I also think our relations with the media have been good, especially with reporters most familiar with our programs or who took the time to inform themselves about particular stories. Some reporters or their editors seemed to have a natural bias against us, and sometimes criticized me or departmental programs without bothering to get all sides — or especially our side — of the story. But I knew this kind of treatment came with the territory.

The Department of Labor greatly increased its international activities under my leadership. We played a major role in the negotiations that produced the Multilateral Trade Negotiations (MTN), we strengthened our participation in international organizations like the ILO and the OECD, established a new program to cooperate in specific areas with Labor ministries in other countries, and worked with the State Department to strengthen the Labor Attaché program.

Another one of my early objectives, in keeping with the administration's policies, was to improve management within the Department. We needed to do this in order to make more efficient use of our resources, but also in order to reverse declining public support for government and especially for important Labor Department programs. I therefore emphasized the need to simplify, concentrate and target resources and to improve organizational structure and management systems. This has been done throughout the Department, as indicated in the detailed reports which follow. This process is not complete, but we have made real progress and have things headed in the right direction.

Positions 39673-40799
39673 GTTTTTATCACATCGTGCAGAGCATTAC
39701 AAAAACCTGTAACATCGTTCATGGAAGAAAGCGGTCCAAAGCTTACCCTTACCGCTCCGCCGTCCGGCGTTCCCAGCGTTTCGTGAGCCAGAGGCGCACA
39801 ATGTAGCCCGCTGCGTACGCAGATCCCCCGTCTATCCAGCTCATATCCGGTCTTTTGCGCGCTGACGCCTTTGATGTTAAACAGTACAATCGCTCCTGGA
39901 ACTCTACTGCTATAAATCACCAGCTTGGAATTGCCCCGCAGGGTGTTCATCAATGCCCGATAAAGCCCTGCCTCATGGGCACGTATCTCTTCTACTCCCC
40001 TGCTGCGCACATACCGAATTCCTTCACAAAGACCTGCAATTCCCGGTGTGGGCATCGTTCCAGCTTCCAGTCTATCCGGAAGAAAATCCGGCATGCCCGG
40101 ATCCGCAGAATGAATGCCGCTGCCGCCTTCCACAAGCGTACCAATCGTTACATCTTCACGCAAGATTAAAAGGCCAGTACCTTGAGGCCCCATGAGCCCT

We also worked to establish targeted employment and training and other industry specific and targeted activities as a basic part of the Administration's economic policy. We clearly will not solve the problems of unemployment, inflation, economic revitalization and improved productivity growth unless macroeconomic policy is supplemented by these targeted activities.

In order to strengthen our analytic capabilities, I reorganized the Departments' general economic analysis functions into ASPER. We assembled an outstanding professional staff and provided strong analytical support for the department's efforts. We achieved some successes: